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This is a fabulous film by Penny Marshall. If you haven’t seen it, do check out this wonderful history of women playing professional baseball during World War II.
Gawd, I love this film. Forget about Tom Hanks, who’s usually a deal killer for me. But the relationships and chemistry between the women on the team, including Geena Davis, Madonna, and Rosie O’Donnell, are just amazing. Plus directed by Penny Marshall. Bonus!
Geena Davis co-founded the Geena Davis Institute on Gender in Media, which advocates for gender diversity both in front of and behind the camera in film and television. So even more appropriate that the film is being shown this month.
If you’re in Indianapolis, you can see the film tonight at the Irvington branch of the public library. Or, just get your own copy from your local library or Netflix and hold your own Directed by Women viewing party!
Alice Buy-Blaché – a woman making history.
This is on my must-watch list this month. Alice Guy-Blaché is regarded as the first female director, and she created more than ONE THOUSAND films in the US and France between 1896 and 1920. According to historian Joan Simon, Guy-Blaché was the first to develop narrative filmmaking, or the idea that the film should be a story with a beginning, middle and end.
She had one of the longest careers of any of the early cinema pioneers, and she was one of the first two female filmmakers to own her own studio
All while raising two daughters.
Talk about girl power.
You can get her films on DVD, or see them September 26th at the Nighthawk Cinema in Brooklyn.
An Australian doc- screening this week, but also available for purchase. Global viewing party anyone? #DirectedbyWomen
There are films showing all over the world as part of the Directed by Women global viewing party. Click the link – they keep adding films EVERY SINGLE DAY.
But this film by Catriona McKenzie caught my eye.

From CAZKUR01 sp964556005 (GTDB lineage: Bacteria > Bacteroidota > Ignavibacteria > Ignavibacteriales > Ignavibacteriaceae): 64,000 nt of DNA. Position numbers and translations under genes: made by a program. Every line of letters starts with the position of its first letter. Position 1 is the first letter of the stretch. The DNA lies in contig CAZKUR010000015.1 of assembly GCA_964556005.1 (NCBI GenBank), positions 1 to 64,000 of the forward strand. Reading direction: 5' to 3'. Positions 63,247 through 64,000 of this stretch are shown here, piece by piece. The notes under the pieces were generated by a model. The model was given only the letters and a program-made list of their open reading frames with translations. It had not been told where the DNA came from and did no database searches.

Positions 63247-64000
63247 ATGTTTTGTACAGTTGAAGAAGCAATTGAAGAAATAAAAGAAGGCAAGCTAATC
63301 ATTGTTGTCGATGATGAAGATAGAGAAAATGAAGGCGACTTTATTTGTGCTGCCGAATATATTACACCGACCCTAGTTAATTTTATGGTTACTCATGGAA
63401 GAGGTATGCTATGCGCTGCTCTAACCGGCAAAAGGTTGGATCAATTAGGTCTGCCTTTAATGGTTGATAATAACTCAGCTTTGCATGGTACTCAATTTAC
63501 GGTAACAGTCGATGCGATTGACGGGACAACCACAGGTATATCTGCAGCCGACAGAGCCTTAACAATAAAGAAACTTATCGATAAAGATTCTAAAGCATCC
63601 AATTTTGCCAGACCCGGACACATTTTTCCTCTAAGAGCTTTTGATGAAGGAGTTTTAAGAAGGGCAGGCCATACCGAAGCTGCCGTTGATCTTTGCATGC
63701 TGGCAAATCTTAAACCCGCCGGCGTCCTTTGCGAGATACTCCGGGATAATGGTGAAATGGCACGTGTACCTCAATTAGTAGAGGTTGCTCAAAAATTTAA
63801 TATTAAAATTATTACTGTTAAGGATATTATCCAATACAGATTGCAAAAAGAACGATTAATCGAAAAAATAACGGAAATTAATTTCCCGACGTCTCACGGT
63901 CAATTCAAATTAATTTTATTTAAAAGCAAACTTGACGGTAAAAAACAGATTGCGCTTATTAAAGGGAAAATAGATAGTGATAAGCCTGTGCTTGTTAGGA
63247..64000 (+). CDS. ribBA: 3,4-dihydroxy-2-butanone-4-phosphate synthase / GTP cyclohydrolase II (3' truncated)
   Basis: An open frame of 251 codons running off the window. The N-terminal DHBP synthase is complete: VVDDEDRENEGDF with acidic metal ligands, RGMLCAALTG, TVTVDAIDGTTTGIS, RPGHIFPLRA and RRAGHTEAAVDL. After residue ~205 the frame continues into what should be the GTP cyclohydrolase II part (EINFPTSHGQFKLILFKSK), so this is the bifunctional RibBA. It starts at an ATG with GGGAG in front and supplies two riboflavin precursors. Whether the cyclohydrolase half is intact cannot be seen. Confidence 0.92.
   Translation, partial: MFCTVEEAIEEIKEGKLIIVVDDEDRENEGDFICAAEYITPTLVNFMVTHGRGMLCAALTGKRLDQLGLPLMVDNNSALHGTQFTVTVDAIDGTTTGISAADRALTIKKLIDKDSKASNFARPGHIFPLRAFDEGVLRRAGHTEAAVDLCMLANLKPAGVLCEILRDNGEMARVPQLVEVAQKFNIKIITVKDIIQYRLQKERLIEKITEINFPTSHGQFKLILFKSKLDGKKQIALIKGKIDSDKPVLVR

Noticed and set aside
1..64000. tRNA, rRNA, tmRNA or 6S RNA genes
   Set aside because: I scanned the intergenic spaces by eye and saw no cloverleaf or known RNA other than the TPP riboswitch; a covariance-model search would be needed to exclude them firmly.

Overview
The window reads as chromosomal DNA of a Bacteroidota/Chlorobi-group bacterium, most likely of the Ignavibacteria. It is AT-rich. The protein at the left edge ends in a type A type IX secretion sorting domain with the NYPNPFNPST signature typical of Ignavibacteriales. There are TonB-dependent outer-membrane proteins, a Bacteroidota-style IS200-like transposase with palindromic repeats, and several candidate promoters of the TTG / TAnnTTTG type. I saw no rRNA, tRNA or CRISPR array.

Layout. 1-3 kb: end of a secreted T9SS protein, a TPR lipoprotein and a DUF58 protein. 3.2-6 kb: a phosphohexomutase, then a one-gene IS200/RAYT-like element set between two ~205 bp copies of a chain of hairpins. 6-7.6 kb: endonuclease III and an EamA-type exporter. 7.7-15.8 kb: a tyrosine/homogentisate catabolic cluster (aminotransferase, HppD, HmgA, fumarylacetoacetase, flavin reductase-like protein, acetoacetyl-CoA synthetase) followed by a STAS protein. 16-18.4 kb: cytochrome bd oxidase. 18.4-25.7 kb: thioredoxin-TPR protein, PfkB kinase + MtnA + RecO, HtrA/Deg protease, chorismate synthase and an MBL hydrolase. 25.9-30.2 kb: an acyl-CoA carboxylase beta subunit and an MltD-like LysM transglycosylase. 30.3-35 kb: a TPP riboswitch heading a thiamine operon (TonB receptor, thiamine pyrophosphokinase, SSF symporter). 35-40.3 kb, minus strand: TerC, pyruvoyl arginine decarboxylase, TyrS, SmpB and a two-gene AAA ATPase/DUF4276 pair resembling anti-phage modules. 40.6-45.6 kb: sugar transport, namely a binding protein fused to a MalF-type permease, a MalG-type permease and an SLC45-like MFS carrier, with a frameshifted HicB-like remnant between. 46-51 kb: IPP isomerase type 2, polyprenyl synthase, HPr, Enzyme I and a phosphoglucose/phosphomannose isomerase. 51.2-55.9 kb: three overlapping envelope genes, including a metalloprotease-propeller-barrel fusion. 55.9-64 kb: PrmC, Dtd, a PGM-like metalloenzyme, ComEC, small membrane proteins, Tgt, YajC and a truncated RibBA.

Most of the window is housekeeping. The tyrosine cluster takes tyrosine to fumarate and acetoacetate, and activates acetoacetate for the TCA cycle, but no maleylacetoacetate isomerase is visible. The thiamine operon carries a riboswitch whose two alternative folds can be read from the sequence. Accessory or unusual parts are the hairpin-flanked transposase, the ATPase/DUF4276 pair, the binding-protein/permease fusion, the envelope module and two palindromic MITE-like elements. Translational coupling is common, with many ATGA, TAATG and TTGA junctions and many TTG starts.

Mr. Patterns is a documentary set in the 1970s at the Aboriginal settlement of Papunya in Australia’s Western Desert, where a teacher named Geoff Bardon helped start one of the most significant art movements of the 20th century by encouraging the community to paint their traditional dot designs using western materials.
It’s playing September 3rd as part of the Museum of Contemporary Art Film Series in Sydney, Australia.
Or you can buy it here.
Shirley Clark’s “The Cool World” is a worthwhile addition to the Directed by Women global screening party.
This documentary-style feature film was directed by American filmmaker Shirley Clarke in 1964. Acclaimed documentary filmmaker Frederick Wiseman served as the film’s producer.
The film was based on a novel by Warren Miller and tells the story of Harlem street gangs.
The Harvard Film Archive said:
Clarke’s marginalized position as a female filmmaker afforded her an authentic, deeply felt outsider/insider view; thus, her subject matter of her films also spotlit the alienated, the oppressed, the othered. Unable to even conform to a “standard” format, Clarke instead inhabited the spaces in between art forms, in between dance and film, documentary and fiction, performance and experience.and later film and video.
Clarke died in 1997.
The Cool World screens September 1 at Fabrica in Brighton in connection with the Bijou Electric Empire Forever.
Why you should be a part of the Directed by Women film festival.
This September is the first-ever Directed by Women film festival – a global viewing party celebrating films directed by women.
Why is this important?
Well, according to the Indiewire’s Women and Hollywood project, from 2009-2013:
- 4.7% of studio films were directed by women
- 10% of independent films were directed by women
So in honor of the event, I’m going to be focusing on women-made films here on the blog, both historical and contemporary.
Check out the Directed by Women tumblr for more about the party.
We’re a part of the Directed by Women global film viewing party happening September 1-15. The party is a worldwide celebration of women-directed films.
We’ll be reposting pages from our other blog here to help raise awareness of the event and give you ideas of films you may want to watch during the month.
But as part of the celebration we’re also offering you a discount on Homefront Heroines. Purchase the DVD from Create Space or get it on demand from Vimeo and we’ll give your 15% off your purchase or rental price. Enter promo code 3MY4J86N. The offer is good through September 15th.
Create Space: https://www.createspace.com/431830
Vimeo on Demand: https://vimeo.com/ondemand/homefrontheroines